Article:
But do we feel what they feel? When they're fighting, we do. The battle scenes of "The Pacific" vibrate at a higher frequency and pull us into the darkness, crouching behind our rattling guns, our hands shaking in fear.
But in the slow moments, "The Pacific" doesn't mesmerize us in quite the same way. Quiet, subtle scenes require much more from our storytellers. To pull viewers into such lulls in the action, to make us feel the longing and frustration and loneliness that these men felt when bullets weren't buzzing through the air, when the sound of a bird chirping or the sight of a young girl picking tomatoes in her parents' backyard could break their hearts? "The Pacific" fails at this task. We don't understand these men, and the lulls between battle scenes feel like just that: lulls. This makes the battles themselves, while impressive, far less visceral. The stakes aren't high for us, because we don't care enough about these men.
Back in 1999, Terrence Malick was a best director Oscar nominee for "The Thin Red Line," but Steven Spielberg won for "Saving Private Ryan," which, despite that first incredible, heart-stopping scene at Normandy, trudged slowly over the same old hero clichés and tear-jerky landscapes we've seen in every war movie ever made. Now, here are Spielberg and Hanks 11 years later, teamed up again to draw out a far less nuanced, far less riveting portrayal of the Pacific theater than Malick gave us back then. If you adored "Saving Private Ryan" and "Band of Brothers" (I enjoyed but didn't love both), then "The Pacific" is well worth your time. But if you're sometimes left cold by the epic films that others gush over, if you're often lukewarm on Spielberg and expect more from a war movie than just realistic battle scenes, then I would skip the 10 hours of viewing time and rent "The Thin Red Line" instead. Turn down the lights, sit close to your biggest, best TV set, and give the movie your full attention. It may be the best war film ever made, and it will break your heart in two.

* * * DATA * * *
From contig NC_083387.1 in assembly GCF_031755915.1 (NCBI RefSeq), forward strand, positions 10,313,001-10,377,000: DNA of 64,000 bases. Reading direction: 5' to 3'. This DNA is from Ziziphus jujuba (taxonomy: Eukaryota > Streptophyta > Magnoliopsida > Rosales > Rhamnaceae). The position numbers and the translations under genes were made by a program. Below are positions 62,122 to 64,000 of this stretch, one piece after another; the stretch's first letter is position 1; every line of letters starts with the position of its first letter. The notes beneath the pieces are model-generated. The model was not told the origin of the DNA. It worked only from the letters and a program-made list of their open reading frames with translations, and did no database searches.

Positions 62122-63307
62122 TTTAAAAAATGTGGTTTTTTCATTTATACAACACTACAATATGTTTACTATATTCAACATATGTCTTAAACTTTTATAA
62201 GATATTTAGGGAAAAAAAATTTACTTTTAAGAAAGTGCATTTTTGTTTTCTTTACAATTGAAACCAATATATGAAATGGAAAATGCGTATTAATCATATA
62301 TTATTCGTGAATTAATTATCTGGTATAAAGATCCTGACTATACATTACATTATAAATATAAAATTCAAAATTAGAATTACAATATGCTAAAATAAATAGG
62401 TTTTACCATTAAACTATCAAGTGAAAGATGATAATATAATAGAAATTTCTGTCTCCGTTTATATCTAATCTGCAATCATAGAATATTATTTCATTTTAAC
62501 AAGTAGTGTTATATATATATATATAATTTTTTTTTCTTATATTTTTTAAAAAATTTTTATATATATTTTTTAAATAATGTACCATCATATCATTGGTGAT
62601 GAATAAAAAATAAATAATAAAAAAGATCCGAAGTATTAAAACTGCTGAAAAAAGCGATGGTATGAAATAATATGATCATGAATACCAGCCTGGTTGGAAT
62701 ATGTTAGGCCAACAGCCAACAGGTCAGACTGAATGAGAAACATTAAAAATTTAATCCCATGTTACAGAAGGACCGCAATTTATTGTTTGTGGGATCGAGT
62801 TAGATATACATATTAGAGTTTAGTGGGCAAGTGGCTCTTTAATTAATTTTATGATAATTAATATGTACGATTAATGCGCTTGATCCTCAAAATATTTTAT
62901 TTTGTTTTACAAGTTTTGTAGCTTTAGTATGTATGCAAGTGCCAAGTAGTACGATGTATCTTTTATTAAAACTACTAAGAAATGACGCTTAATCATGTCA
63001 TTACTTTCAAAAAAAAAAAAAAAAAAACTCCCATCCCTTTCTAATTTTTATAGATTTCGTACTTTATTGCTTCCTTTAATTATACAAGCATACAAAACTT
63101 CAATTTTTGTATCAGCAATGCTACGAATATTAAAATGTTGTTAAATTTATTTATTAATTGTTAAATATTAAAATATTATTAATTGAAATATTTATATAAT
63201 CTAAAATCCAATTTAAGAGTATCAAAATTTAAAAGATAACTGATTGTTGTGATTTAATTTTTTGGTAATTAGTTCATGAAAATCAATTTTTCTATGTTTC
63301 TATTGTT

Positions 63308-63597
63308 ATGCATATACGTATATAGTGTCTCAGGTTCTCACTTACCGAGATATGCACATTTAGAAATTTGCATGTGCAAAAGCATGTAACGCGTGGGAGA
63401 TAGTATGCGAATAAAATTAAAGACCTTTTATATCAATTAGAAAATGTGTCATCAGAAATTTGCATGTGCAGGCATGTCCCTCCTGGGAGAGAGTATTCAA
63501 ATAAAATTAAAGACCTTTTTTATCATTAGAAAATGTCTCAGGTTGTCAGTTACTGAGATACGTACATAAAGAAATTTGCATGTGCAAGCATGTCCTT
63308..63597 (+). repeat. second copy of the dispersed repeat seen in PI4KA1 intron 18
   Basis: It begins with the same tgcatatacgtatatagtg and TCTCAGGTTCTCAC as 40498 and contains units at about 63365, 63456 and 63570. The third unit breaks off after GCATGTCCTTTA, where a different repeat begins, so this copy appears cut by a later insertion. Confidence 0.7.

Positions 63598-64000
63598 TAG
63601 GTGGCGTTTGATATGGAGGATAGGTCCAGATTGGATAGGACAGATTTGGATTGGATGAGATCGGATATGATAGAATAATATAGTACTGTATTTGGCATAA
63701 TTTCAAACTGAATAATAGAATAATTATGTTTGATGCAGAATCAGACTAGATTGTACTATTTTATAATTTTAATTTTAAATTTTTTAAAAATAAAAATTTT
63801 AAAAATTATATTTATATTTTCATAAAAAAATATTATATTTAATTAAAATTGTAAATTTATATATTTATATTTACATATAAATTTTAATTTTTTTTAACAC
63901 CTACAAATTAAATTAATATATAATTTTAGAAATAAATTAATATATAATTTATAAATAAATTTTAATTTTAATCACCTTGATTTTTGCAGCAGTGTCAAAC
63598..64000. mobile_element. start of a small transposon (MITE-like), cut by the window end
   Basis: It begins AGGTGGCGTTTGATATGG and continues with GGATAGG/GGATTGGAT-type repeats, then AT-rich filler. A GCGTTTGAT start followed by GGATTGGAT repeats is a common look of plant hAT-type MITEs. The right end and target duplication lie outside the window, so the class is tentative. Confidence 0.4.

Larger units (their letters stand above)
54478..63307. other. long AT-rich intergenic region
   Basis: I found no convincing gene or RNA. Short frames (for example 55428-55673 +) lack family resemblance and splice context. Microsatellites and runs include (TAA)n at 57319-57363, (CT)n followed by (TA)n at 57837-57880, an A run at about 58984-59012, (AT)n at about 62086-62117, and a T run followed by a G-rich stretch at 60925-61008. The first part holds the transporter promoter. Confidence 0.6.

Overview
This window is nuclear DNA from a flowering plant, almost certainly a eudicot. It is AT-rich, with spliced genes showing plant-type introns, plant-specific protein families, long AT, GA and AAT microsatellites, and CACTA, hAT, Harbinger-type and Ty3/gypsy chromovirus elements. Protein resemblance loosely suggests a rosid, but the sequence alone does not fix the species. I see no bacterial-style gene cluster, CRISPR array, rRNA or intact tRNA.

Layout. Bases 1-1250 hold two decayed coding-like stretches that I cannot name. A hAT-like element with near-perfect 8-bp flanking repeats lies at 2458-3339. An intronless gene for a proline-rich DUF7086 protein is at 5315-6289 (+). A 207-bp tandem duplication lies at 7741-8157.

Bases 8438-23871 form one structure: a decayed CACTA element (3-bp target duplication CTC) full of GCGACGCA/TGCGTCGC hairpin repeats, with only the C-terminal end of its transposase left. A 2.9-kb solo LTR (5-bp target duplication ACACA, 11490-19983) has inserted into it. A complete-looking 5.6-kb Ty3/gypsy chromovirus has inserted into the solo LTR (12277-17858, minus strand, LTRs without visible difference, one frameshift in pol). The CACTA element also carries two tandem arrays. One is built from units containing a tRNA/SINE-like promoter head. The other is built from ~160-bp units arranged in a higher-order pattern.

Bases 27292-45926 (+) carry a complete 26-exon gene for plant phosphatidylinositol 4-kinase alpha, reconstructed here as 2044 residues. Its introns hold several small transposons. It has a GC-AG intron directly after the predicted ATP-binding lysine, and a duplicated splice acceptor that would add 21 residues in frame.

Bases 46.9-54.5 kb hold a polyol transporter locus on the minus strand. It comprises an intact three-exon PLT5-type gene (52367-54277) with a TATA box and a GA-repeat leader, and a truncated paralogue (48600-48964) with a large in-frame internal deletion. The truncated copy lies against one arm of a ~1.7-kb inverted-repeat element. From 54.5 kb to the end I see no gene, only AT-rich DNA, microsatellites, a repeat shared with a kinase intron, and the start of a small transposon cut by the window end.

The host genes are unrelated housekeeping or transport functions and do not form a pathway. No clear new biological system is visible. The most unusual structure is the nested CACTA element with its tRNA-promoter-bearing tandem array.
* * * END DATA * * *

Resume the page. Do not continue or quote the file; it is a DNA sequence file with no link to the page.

As unfair as it may seem to compare "The Pacific," a TV miniseries, to "The Thin Red Line," a film by one of this country's most celebrated directors, considering the talent and the millions of dollars that went into both, the comparison feels not only fair but unavoidable. "The Pacific" is a well-made war series. But as Malick and Jones understood like no one else, war isn't just a story told in chronological order, with characters who struggle with right and wrong, good and bad. War is pure madness. Without a spirit of madness infused in it, a war story doesn't come close to touching war's dark glimpses into the human soul.